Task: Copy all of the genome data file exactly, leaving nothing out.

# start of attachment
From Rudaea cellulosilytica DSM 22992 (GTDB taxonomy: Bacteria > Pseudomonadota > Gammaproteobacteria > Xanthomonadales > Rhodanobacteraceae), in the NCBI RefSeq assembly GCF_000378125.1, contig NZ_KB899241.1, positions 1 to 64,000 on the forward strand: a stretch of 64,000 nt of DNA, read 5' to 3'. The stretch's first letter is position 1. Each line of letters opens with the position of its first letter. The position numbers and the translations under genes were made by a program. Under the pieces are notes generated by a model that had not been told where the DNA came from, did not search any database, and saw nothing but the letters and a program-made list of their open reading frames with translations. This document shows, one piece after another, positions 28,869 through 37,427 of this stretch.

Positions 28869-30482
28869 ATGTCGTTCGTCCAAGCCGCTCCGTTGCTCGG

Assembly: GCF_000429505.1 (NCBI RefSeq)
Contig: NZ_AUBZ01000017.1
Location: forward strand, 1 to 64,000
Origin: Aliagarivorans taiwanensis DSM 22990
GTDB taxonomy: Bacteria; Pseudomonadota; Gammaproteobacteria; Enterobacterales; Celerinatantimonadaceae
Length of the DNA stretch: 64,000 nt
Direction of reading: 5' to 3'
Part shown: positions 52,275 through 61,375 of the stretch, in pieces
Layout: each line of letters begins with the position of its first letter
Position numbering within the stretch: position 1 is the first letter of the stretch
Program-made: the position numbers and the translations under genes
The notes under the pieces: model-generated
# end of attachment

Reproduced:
From Rudaea cellulosilytica DSM 22992 (GTDB taxonomy: Bacteria > Pseudomonadota > Gammaproteobacteria > Xanthomonadales > Rhodanobacteraceae), in the NCBI RefSeq assembly GCF_000378125.1, contig NZ_KB899241.1, positions 1 to 64,000 on the forward strand: a stretch of 64,000 nt of DNA, read 5' to 3'. The stretch's first letter is position 1. Each line of letters opens with the position of its first letter. The position numbers and the translations under genes were made by a program. Under the pieces are notes generated by a model that had not been told where the DNA came from, did not search any database, and saw nothing but the letters and a program-made list of their open reading frames with translations. This document shows, one piece after another, positions 28,869 through 37,427 of this stretch.

Positions 28869-30482
28869 ATGTCGTTCGTCCAAGCCGCTCCGTTGCTCGG

Assembly: GCF_000429505.1 (NCBI RefSeq)
Contig: NZ_AUBZ01000017.1
Location: forward strand, 1 to 64,000
Origin: Aliagarivorans taiwanensis DSM 22990
GTDB taxonomy: Bacteria; Pseudomonadota; Gammaproteobacteria; Enterobacterales; Celerinatantimonadaceae
Length of the DNA stretch: 64,000 nt
Direction of reading: 5' to 3'
Part shown: positions 52,275 through 61,375 of the stretch, in pieces
Layout: each line of letters begins with the position of its first letter
Position numbering within the stretch: position 1 is the first letter of the stretch
Program-made: the position numbers and the translations under genes
The notes under the pieces: model-generated